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How to hire and get the most from outside fundraising counsel

Hiring outside fundraising counsel is an increasingly popular and important resource tool for funding economic development programs in local communities. As local governments face declining budgets and private businesses realize the specific benefits of economic development activity to their own organizations, this funding trend will continue.

Here are some key factors to keep in mind before hiring an outside fundraising firm:

1. Credibility ?Your own, not theirs. Has your organization earned the respect and public trust from your community that would allow you to make a credible ask for support? Have you communicated goals and results to your publics regularly?

2. Leadership ? Do you have strong, committed leadership that can see that the job gets done? The executive can?t carry the load alone. Evaluate carefully the ability to gain buy-in for a long-term campaign and sustained volunteer effort. Conduct a feasibility study to identify leadership and gauge support for a campaign.

3. Need ? Can you demonstrate the need to expand (or maintain) your program? Can you directly relate your efforts to the growth of your community? Justify the case for making your program bigger, better and more effective. Metrics are what the business community understands. Hire a firm that can help you develop solid data to demonstrate your program?s projected impact & return on investment.

4. Hire a Specialist ? Many fundraising firms will claim that raising money is the same regardless of the cause. Some boards will want to give the job to you. Don?t be misled by this thinking. Be sure to hire someone with specific credentials in the area of economic development fundraising who can commit their full efforts to raising the dollars you need. Resist the urge to hire a retired executive from your community.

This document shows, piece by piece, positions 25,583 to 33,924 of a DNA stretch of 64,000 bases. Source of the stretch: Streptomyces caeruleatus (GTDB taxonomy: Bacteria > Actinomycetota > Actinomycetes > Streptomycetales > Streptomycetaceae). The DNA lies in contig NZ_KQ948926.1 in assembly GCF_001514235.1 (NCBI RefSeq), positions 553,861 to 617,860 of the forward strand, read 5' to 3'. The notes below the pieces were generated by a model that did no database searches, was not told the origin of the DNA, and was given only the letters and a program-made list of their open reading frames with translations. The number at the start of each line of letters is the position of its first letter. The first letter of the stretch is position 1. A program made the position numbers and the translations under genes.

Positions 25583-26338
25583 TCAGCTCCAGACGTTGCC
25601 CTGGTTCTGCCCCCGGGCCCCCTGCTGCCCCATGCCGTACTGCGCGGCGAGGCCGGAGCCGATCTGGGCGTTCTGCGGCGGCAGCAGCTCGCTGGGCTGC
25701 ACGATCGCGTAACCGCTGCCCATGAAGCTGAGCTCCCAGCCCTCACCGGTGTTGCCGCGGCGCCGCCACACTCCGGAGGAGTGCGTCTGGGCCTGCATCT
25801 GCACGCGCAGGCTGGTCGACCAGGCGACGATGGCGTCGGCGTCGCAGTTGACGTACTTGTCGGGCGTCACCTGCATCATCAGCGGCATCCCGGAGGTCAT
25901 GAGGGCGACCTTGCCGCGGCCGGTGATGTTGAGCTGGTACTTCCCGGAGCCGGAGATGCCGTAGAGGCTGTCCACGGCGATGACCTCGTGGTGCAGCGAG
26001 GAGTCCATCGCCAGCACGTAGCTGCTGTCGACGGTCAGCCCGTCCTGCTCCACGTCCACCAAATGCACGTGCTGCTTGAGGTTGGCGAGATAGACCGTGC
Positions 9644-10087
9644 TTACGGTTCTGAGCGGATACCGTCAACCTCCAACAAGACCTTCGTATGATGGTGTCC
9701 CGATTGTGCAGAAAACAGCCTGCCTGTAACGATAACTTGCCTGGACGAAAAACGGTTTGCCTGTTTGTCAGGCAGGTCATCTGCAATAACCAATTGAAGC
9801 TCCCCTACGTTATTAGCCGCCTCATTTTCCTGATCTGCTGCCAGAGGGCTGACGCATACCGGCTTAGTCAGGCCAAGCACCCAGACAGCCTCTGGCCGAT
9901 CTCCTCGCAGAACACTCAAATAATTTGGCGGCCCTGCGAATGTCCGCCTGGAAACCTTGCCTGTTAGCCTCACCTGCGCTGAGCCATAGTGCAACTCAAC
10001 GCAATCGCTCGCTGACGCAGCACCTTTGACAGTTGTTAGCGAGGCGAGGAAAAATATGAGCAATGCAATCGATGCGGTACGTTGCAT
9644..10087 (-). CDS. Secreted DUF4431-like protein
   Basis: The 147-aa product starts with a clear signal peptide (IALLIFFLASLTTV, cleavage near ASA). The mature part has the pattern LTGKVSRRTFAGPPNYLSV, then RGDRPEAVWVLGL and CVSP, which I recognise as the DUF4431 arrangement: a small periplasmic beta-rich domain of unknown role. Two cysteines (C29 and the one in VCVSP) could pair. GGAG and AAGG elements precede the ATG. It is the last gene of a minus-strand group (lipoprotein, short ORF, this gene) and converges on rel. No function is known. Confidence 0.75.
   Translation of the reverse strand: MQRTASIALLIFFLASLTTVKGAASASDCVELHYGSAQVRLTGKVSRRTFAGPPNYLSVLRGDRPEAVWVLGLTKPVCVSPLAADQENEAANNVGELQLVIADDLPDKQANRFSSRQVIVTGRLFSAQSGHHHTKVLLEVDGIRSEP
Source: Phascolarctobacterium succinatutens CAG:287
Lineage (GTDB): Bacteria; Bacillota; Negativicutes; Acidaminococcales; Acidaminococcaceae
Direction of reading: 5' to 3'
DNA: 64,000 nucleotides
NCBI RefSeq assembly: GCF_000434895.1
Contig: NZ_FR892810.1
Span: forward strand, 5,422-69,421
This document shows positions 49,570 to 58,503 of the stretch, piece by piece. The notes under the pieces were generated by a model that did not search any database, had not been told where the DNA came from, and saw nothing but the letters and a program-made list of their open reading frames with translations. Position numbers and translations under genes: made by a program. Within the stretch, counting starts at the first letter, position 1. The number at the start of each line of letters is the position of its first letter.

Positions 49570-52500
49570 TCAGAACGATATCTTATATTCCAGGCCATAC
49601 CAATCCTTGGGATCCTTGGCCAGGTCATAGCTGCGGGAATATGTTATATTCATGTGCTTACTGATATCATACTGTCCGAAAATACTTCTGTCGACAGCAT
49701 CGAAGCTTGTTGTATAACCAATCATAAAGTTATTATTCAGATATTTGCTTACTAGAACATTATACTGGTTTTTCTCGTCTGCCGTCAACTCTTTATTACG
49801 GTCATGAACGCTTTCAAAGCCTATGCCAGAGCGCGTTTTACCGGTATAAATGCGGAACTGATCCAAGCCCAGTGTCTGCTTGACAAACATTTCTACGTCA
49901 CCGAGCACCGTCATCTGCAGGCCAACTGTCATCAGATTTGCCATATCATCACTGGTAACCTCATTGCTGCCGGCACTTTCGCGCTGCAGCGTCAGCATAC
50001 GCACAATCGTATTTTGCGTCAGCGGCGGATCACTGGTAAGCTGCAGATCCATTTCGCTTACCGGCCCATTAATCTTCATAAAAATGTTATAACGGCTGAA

5. Involve the entire team ? Make sure your staff and especially your volunteers have input into the decision to pursue a fund campaign and in the selection of your outside counsel. They have to live with your selection too!

If you?ve done these things, you may be ready to consider an outside fundraising effort. Take time in your deliberations and consider:

1. Experience ? Not only of the firm, but of their team members. Do they have people on board who have done your job and understand economic development? Look for firms whose staff has specific experience in economic development. CEcD?s and CCE?s on staff are a plus. Also look for long-term stability in the staff, client retention rates and growth patterns of any firm you consider.

2. Value ? Not just cost. Be sure to understand what you are buying and who can provide the greatest efficiency as a result of their experience, processes or people. Look for flexibility in approach, fees and expenses. Are they adequately sized so that they are neither spread too thin or overly large to give you the personal attention you deserve? Get a complete understanding of the entire cost for your campaign including fees, outside purchases, out-of-pocket expenses and travel. Consider fee-only firms exclusively. Commission based fundraising efforts are unethical and will jeopardize your credibility.

3. Personal Chemistry ? You will live with your selection for up to a year. Make sure you have full confidence in their abilities to represent you in the community. They will be the public face of your organization for 8 to 12 months. Ask who will be assigned to your effort and review their credentials before signing a contract. During the courting phase, are they enthusiastic and attentive to your needs? If so, they likely will exhibit these same qualities during the campaign phase. A good firm will have the ability to inspire and motivate your volunteers. You will be responsible for supervising their efforts so be clear that you expect them to report to you and not your governing body.

4. Prior Results ? Has the firm demonstrated the ability to get the job done in the manner and time they said they would? Did they stick to their budget? Will they take responsibility for results and be willing to work on their own dollar to make sure that your goal is met? Have they had any projects that failed and if so, why? Have they demonstrated an ability and interest in conducting both large and small campaigns?

5. Get References ? Be sure to speak with principals of the organizations for which the company you are considering has worked. Were they happy with their performance and people? Did they maintain the same representative throughout the campaign? Ask to speak to individuals in communities where the campaign goal was not met. Make sure you don?t suffer from buyer?s remorse for not having made a few phone calls.